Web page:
Specific guidelines for assisting counselors in consideration of this issue are difficult to propose. This issue is highly personal and influenced by emotions and values. It is hoped that counselors may subordinate the influence of their own value system and offer support for a decision that benefits a particular infant and family (Head, Head, and Head, 1985). The bottom line in these situations is that parents who are placed into the situation of making a decision in regards to a critically impaired child is a very difficult one at best. These parents are often in need of a lot of help and advice in order to understand the situation that they are dealing with. No matter who they are seeking advice from it is very important that the advice is given to them in the most ethical way possible so that it is ensured that the best decision is made.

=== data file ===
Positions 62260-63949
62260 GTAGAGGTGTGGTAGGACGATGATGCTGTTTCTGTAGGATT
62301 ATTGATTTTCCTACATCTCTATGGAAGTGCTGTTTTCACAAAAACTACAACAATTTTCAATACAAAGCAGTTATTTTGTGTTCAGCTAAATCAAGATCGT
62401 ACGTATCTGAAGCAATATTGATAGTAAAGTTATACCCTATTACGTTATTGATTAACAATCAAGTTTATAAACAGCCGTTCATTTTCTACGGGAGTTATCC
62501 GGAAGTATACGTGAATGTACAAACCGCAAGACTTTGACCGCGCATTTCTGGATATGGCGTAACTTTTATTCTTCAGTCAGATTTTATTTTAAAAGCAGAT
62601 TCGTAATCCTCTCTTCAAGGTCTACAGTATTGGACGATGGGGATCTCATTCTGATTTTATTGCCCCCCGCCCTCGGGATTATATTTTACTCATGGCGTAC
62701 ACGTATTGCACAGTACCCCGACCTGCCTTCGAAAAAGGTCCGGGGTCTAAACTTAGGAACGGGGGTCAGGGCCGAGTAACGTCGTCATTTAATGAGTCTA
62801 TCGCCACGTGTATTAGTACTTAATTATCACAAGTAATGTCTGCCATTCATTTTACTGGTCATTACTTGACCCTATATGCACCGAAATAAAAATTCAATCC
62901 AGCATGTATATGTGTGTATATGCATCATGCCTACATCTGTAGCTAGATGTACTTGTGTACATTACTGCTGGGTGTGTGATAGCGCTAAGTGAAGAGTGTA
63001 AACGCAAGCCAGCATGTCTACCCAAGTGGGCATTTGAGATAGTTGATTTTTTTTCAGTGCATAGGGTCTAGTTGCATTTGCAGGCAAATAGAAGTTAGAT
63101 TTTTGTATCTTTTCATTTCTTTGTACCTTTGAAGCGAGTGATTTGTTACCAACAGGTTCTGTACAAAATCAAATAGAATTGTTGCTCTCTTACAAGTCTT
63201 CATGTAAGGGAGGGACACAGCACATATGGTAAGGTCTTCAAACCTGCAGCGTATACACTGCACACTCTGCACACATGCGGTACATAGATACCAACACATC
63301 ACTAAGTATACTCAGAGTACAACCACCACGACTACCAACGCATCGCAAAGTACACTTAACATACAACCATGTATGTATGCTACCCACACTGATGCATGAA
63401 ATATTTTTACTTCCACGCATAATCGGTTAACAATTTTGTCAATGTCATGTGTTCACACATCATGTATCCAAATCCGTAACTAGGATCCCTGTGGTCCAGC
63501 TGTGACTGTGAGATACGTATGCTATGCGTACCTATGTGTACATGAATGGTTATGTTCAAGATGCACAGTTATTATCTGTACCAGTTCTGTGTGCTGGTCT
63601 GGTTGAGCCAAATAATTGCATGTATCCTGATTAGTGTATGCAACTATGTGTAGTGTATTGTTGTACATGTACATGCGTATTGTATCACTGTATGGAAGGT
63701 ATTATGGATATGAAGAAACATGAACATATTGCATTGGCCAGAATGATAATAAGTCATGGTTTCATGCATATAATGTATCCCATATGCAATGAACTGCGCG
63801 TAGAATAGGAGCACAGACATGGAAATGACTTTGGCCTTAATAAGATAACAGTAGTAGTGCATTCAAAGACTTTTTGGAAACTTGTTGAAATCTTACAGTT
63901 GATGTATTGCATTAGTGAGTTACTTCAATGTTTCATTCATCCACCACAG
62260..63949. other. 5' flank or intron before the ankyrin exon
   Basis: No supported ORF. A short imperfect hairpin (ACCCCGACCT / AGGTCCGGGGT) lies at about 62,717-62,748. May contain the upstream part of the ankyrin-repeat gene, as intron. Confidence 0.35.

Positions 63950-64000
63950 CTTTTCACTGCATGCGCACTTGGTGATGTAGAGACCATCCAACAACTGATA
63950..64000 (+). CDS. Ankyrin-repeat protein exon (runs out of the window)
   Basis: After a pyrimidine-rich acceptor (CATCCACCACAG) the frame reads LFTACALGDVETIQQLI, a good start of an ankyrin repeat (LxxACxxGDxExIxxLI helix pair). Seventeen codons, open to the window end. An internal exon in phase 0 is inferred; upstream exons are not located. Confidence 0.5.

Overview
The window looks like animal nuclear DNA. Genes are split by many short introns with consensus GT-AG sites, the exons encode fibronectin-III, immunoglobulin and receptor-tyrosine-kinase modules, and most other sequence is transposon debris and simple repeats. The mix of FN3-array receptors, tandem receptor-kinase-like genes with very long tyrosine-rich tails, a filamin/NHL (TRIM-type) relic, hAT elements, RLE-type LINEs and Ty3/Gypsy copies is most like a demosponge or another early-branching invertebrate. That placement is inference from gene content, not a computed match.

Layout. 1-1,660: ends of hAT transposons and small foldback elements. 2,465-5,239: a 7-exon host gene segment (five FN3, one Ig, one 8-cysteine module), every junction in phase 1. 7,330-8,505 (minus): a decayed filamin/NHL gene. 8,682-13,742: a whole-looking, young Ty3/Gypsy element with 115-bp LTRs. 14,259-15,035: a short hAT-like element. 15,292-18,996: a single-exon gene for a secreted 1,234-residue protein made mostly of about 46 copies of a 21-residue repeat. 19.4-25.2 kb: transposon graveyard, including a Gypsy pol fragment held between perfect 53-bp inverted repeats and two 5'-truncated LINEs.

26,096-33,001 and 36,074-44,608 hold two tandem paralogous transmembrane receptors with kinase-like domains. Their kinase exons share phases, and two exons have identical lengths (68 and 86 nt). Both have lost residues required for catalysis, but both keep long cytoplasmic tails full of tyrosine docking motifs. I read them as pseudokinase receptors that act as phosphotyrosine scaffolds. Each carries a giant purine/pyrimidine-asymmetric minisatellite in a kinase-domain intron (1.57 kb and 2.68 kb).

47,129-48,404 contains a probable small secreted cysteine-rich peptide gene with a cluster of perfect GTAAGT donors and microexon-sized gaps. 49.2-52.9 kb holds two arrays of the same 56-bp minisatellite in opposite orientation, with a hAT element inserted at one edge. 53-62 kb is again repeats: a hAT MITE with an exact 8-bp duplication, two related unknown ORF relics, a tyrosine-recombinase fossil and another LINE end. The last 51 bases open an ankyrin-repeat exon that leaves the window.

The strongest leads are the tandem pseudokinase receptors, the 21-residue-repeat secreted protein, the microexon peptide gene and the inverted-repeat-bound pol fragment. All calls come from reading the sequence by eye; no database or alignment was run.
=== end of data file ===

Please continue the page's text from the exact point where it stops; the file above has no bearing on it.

Head, David W., Head, Becky and Head, James L. (1985). Life or Death of Severely Disabled
Infants: A Counseling Issue. Journal of Counseling & Development. 63(10), p. 621.
Kopelman, Loretta M. (2005). Are the 21-Year-old Baby Doe Rules Misunderstood or Mistaken? Pediatrics. 115(3), pp. 797-802.
Morrow, Jason. (2000). Making Mortal Decisions at the Beginning of Life: The Case of Impaired and Imperiled Infants. Journal of American Medical Association. 284, p. 1146-
Spence, Kaye. (2000). The best interest principle as a standard for decision making in the care of neonates. Journal of Advanced Nursing. 31(60, p.1286-1292.
Vrakking, Astrid M., van der Heide, Agnes, Onwuteaka-Philipsen,…[continue]